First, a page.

Careers in high school cross country don’t come much more successful.

Washington senior Mikayla Reed concluded hers at the MSHSAA state championship races in Jefferson City back in November, where she finished third individually and led her team to a fifth-place score.

Reed is preparing for her senior track season with the Lady Jays this spring.

It was Reed’s fourth time making the podium at the state meet and her second-highest finish in the race. The year before, she was the individual state champion. She finished fifth in 2015 and 20th in 2014.

In her senior season, Reed won both the Gateway Athletic Conference Central and Class 4 District 2 individual championships, as well as place first in her sectional race. The Lady Jays finished first in both the conference and the district. They dominated the conference race with five runners finishing in the top six.

In total, Reed achieved all-conference and all-district honors in all four of her seasons, three times winning the conference’s individual title and twice finishing first in her district. Three times she placed in the top 5 individually in the state.

“Cross country has taught me so much,” Reed said. “You really learn a lot of life lessons and it has helped me to become a better person in all aspects of my life.”

Three times in her career, Reed led her entire team to the state competition — in 2015, 2016 and 2017. Their best finish, third, came in 2016. They ran sixth in 2015.

She and senior teammate Morgan Holdmeyer each ran in the state competition all four years. Three times, she was joined by Claire Ayers and Anna Sullentrup, and twice by Colleen Kuchem. A pair of freshmen ran the race alongside those five for the Lady Jays this year — McKenna Jacquin and Reed’s sister, Mia.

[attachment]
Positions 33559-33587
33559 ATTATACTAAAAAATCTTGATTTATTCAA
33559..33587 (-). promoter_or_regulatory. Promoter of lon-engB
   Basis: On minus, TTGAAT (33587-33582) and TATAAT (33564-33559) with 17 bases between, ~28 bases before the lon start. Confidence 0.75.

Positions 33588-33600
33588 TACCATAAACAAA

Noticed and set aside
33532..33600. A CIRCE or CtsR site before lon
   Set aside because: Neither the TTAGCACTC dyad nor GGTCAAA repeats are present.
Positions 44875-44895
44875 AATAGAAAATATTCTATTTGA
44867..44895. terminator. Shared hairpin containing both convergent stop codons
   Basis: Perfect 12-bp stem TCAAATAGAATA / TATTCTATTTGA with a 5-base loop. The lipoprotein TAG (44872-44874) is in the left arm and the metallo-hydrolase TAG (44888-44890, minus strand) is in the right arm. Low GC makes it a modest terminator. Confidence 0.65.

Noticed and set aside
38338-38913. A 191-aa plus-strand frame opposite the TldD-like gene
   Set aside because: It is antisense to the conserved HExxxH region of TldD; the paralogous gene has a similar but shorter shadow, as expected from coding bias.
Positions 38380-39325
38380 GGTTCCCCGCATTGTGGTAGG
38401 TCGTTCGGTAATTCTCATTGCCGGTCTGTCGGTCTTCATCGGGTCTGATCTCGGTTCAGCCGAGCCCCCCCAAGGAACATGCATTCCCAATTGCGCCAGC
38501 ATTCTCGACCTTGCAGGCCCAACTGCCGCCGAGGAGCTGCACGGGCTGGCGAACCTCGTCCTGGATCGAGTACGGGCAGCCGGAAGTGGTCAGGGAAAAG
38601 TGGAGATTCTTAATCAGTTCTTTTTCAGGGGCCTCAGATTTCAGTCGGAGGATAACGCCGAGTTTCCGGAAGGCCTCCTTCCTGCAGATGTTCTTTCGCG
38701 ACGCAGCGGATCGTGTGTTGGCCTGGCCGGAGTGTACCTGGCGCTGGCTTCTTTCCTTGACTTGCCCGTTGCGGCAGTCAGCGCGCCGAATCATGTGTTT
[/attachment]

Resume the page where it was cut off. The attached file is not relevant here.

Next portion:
“My teammates mean everything to me,” Mikayla said. “You really become very close to people when you run so many miles together. We’ve been through a lot together and I don’t think that I could have made it to where I am without them.”

Reed and Sullentrup plan to continue running together next season, having each announced commitments to run collegiately at Mizzou.

Reed was coached by Mike Olszowka all four years at Washington.

“I don’t know where I would be without Coach Olszowka,” Reed said. “He has done so much for all of us from biking with us in workout to making sure we’re not stressing ourselves out too much about school. He really cares about all of us.”

During her state championship year, Reed won the individual title convincingly. She finished 25 seconds ahead of the runner-up Victoria Findley from Blue Springs South. Findley would go on to win the individual title in 2017.

In this year’s championship race, Findley got out front early with Reed second for each of the first two miles. During the third mile, eventual second-place finisher Danielle Hotalling from Blue Springs South and Raymore-Peculiar runner Miranda Dick each got past Reed into second and third place. The three were separated by just one second at the end of the third mile, coming into the home stretch.

In the final tenth of a mile, both Reed and Hottaling raced back past Dick to close out the top three.

“She fought hard and gave herself just a great finishing mile, to keep herself where she was at and held off a lot of the other field and extended away,” Olszowka said of his lead runner. “She raced great.”

In other races this season, Reed finished first in the First Capital Cross Country Invite in St. Charles, second to Findley in the Forest Park Cross Country Festival, and fifth against a huge field from across the nation at the Chile Pepper Festival in Fayetteville, Ark.

While her cross country career at Washington is closed, Reed still has one more season of running ahead — with the track and field team. Practices are already under way for the spring season and the Blue Jays’ track and field teams begin their regular season on March 20 with a meet at Pacific.

During the track and field season, Reed will look to defend her Class 4 individual championships in the 1,600-meter run and 3,200-meter run. Reed was also third in the state in the 800-meter run and a part of Washington’s fifth-place 3.200-meter relay team last season and could contend for state championship in both events again this year.